extolled this first novel as "poignant and hilarious . . . rowdy sexual expression rarely seen in literary works by women." Maria finds herself surrounded by departures, but she's going nowhere herself. Her lesbian lover has deserted her, her friends are dying, and neurosis strangles what used to be a workable lifestyle. Yet Maria finally learns the route to real love and her own redemption from two male friends. Author Elise D'Haene's prose is stunning, showing off her talent with imagery that also has made her a fine screenwriter.
From Library Journal
Drumbeats of fear, disease, and death punctuate this book, getting louder and closer together as Maria's friends Matthew and Peter sicken and die from AIDS. Maria wants to turn back the clock to a time when her friends were still robust, when she and the girlfriend who has left her (readers only learn why at the end of the book) were finding new places to explore and new heights to ascend. In visions and flashbacks, Maria replays scenes of her childhood, by turns awkward, terrifying, heartbreaking, and comical. She recalls her close bond with her brother Joseph, who never returned from Vietnam, and her sexual initiation the night of her Catholic high school reunion by the guidance counselor, Miss Cook. She loses Miss Cook just as she loses nearly everyone else, but Maria maintains a deliciously wry humor, which keeps hurt and despair at bay. First novelist D'Haene is something of a cross between Anais Nin and JoAnn Loulan and, as such, is very graphic in depicting sexual acts. A raw, blunt novel with a lot of sting.?Lisa S. Nussbaum, Euclid P.L., Ohio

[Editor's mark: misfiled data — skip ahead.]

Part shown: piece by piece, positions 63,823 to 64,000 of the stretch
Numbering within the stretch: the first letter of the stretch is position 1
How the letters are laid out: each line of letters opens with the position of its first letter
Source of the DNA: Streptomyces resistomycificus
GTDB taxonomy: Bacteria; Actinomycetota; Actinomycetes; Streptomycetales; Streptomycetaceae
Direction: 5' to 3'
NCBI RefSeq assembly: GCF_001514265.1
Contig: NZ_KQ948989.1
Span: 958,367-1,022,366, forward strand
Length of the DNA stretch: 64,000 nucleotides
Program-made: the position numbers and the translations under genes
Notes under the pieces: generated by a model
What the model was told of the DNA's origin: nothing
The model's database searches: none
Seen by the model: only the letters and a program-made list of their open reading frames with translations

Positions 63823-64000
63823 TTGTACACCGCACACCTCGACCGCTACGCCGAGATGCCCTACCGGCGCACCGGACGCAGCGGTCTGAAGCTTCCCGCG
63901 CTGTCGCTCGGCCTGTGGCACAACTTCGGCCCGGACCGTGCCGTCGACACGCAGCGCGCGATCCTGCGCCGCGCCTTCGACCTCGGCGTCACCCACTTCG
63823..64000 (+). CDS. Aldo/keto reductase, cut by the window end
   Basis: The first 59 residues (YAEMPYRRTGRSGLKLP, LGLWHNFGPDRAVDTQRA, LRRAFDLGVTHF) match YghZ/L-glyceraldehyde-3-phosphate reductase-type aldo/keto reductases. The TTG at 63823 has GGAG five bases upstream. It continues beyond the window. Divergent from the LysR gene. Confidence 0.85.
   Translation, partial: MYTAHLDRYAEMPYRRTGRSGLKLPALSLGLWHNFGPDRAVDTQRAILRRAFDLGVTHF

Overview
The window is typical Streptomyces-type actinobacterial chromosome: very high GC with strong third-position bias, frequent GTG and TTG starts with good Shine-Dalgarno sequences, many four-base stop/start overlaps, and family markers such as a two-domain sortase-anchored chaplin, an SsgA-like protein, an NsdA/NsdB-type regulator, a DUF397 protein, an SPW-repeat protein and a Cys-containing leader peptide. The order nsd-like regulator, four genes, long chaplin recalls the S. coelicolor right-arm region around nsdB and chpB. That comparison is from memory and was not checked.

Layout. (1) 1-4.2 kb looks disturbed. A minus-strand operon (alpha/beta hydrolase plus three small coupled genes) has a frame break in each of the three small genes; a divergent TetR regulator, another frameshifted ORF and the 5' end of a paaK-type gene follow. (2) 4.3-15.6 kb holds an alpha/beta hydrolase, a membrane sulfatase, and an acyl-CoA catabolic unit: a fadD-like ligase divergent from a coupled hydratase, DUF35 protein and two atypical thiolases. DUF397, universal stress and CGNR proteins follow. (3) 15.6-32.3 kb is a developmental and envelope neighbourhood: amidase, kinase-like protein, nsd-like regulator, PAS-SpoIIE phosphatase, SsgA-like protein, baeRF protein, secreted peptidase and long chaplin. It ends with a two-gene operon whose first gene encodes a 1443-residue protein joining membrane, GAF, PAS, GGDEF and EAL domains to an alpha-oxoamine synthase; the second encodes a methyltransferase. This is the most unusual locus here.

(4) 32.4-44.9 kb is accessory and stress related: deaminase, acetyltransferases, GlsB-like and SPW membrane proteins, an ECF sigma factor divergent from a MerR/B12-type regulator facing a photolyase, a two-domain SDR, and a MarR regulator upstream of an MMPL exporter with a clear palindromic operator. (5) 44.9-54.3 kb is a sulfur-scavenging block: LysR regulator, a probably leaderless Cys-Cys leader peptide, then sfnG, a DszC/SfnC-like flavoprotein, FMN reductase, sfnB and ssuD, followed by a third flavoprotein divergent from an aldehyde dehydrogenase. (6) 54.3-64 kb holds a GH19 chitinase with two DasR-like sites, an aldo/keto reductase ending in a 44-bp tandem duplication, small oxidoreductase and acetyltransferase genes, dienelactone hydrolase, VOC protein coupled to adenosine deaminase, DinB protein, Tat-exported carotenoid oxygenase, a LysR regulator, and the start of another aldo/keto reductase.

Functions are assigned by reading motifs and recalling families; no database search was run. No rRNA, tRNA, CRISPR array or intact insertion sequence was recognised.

Copyright 1997 Reed Business Information, Inc.